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Chain email
stated on July 8, 2008 in a chain e-mail sent to many people.:
E-mail quotes Maureen Dowd column that Obama has received suspicious contributions from Saudi Arabia, Iran and China.
true false
Bill Adair
By Bill Adair July 8, 2008

Fake column spreads unfounded claims

Add this one to the many ways chain e-mails are spreading false information in the campaign: bogus columns.

A new chain e-mail, echoed by dozens of blog postings, claims to have a column from New York Times columnist Maureen Dowd that criticizes Sen. Barack Obama for accepting suspicious contributions from Iran, Saudi Arabia and China.

It has Dowd's byline and a headline that says "OBAMA'S TROUBLING INTERNET FUND RAISING." Some versions of the e-mail even have Dowd's picture.

The column, which is dated June 29, 2008, says Dowd got a call from "one of the Obama's campaign [sic] internet geeks" who told her the campaign has received a flood of small contributions from overseas. The contributors were difficult to trace, the column says, but they came from a small number of banks and credit cards in various countries, particularly from "Saudi Arabia, Iran, and other Middle Eastern countries."

The column says that "another concentrated group of donations was traced to a Chinese ISP (Internet provider) with a similar pattern of limited credit card charges."

The column says campaign officials were aware "these donations were very likely coming from sources other than American voters," but they concluded it was legal to accept them. Federal law prohibits foreign nationals from contributing to the presidential campaigns, but donations from Americans living overseas are legal and fairly common.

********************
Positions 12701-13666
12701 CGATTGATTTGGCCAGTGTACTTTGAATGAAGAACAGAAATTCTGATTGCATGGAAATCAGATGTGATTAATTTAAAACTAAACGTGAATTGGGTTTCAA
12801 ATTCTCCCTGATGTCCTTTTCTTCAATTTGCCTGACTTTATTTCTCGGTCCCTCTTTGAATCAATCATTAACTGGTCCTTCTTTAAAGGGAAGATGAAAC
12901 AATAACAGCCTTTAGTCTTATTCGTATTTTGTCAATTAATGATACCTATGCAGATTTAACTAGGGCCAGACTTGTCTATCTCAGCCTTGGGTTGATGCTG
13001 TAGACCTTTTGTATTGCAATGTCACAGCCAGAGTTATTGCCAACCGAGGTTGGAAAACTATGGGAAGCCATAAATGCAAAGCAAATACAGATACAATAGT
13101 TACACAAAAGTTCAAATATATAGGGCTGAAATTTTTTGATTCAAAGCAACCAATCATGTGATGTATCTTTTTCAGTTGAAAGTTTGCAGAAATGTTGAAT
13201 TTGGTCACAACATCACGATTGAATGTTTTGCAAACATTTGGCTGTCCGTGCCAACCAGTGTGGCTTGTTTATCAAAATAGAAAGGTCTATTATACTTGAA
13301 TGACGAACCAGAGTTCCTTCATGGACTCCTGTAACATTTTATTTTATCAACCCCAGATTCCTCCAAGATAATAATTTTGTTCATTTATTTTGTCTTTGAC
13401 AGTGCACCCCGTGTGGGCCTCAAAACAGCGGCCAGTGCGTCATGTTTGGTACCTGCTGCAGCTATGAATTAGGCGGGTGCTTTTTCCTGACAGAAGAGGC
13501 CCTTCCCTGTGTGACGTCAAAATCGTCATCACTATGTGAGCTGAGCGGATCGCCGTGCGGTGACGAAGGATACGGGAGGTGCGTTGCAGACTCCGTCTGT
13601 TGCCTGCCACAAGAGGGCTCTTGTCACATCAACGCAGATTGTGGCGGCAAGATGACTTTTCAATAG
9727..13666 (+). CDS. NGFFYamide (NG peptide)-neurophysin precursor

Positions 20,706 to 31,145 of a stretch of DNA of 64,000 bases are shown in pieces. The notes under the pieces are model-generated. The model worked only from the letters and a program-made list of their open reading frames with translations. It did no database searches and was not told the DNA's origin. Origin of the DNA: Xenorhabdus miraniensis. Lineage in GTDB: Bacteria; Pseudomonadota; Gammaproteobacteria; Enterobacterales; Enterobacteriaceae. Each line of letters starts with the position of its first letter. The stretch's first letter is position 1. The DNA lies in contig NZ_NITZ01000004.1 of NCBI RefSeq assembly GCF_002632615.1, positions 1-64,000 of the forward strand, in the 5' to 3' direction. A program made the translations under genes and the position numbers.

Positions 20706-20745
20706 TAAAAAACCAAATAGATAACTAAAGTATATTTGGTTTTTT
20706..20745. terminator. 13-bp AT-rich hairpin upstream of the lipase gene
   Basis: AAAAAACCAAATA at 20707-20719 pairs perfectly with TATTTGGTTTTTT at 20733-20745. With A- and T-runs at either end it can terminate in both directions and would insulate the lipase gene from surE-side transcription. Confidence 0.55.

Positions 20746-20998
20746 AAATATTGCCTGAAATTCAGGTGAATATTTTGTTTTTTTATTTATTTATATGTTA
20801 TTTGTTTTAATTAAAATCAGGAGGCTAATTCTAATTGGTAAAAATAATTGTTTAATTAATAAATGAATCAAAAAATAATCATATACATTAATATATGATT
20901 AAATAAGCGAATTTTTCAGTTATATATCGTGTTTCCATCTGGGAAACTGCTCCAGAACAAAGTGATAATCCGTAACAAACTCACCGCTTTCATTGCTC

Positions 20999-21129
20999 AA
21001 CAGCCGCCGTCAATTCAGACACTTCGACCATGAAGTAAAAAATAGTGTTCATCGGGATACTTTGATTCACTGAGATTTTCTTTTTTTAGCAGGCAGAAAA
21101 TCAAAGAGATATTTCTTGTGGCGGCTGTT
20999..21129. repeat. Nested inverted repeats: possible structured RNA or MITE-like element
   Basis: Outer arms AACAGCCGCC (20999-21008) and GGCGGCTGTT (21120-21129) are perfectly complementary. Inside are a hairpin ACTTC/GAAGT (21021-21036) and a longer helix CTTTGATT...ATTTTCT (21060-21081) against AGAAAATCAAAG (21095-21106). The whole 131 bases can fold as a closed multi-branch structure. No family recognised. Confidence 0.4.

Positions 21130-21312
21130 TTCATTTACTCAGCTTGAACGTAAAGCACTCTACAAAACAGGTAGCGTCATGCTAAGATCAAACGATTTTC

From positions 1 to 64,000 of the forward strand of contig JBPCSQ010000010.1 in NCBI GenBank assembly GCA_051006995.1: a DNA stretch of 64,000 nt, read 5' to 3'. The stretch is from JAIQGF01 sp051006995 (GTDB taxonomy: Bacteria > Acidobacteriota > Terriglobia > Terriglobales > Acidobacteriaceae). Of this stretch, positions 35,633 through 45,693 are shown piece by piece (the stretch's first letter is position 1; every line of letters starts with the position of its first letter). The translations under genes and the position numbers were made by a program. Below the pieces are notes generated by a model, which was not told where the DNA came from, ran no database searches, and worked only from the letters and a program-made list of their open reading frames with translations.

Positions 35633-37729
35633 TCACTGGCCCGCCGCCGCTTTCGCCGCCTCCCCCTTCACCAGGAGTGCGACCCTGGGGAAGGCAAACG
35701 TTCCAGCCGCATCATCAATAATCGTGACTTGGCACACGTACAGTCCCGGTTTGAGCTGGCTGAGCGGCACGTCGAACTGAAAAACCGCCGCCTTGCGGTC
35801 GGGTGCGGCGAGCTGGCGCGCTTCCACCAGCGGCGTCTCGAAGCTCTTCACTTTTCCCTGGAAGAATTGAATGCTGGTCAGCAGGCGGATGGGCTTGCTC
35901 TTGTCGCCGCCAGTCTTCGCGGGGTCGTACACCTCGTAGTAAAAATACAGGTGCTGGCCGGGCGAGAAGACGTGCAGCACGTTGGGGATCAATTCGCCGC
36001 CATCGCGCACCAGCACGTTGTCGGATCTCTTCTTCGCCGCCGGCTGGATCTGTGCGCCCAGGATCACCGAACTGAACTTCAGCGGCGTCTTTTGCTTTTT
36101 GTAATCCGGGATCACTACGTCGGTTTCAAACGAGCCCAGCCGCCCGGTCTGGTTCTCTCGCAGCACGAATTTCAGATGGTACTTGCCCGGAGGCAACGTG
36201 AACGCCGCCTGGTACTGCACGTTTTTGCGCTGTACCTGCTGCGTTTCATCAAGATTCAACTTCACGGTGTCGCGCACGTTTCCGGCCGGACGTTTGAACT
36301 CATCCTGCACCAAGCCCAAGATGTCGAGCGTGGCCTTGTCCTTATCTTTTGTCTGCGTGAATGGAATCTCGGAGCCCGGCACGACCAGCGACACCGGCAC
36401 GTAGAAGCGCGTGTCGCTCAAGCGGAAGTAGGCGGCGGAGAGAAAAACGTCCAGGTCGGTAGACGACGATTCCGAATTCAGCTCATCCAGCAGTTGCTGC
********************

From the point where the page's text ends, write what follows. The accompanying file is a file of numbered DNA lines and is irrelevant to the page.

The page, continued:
The column calls the decision to accept them "a shocking revelation" and says the Obama campaign should be audited. (You can find the full text of the e-mail here .)

The column is a fake. Dowd told us she did not write it and that "It just seems like anyone who is familiar with my column would know this wasn't me."

For more detail on how the e-mail spread, see our story Bogus Dowd column spreads quickly.

It's not clear who wrote the column. One of the early appearances of the column was when it was posted June 29, 2008, on a blog on AZCentral, the Arizona Republic newspaper site, by someone identified as Thomas Moore. In his bio, he describes himself as "a retired journalist/technical writer/illustrator" and a fan of Barry Goldwater. His photo on the blog is a computer animation of a man waving a McCain sign, although Moore has no apparent ties to the McCain campaign.

When someone pointed out on his blog that the column was a fake, Moore wrote, "It appears that I may be the fool for posting the editorial, since I don't find it on the NYT Website, either. I'm checking with the friend who sent it to me, as to whether he copied it directly from the Website."

But Moore then mused that it still might be accurate and that the New York Times might have pulled the column from the Web site because the newspaper feared a lawsuit.

Moore could not be reached for comment. A posting on his blog from Monday said he was departing for a long sailing vacation.

"I should return in September," he wrote, "so in my absence please torment the liberals just as if I were here."

The Obama campaign says it follows federal law and does not accept donations from foreign citizens. Donors must certify that "I am a United States citizen or a lawfully-admitted permanent resident."

Because the column is fake and provides no factual evidence to back up its assertion about foreign contributions, we don't consider there is enough evidence to address the allegation here. The issue for the Truth-O-Meter is whether Dowd wrote the column. She didn't, which makes the claim False.

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Fake column spreads unfounded claims

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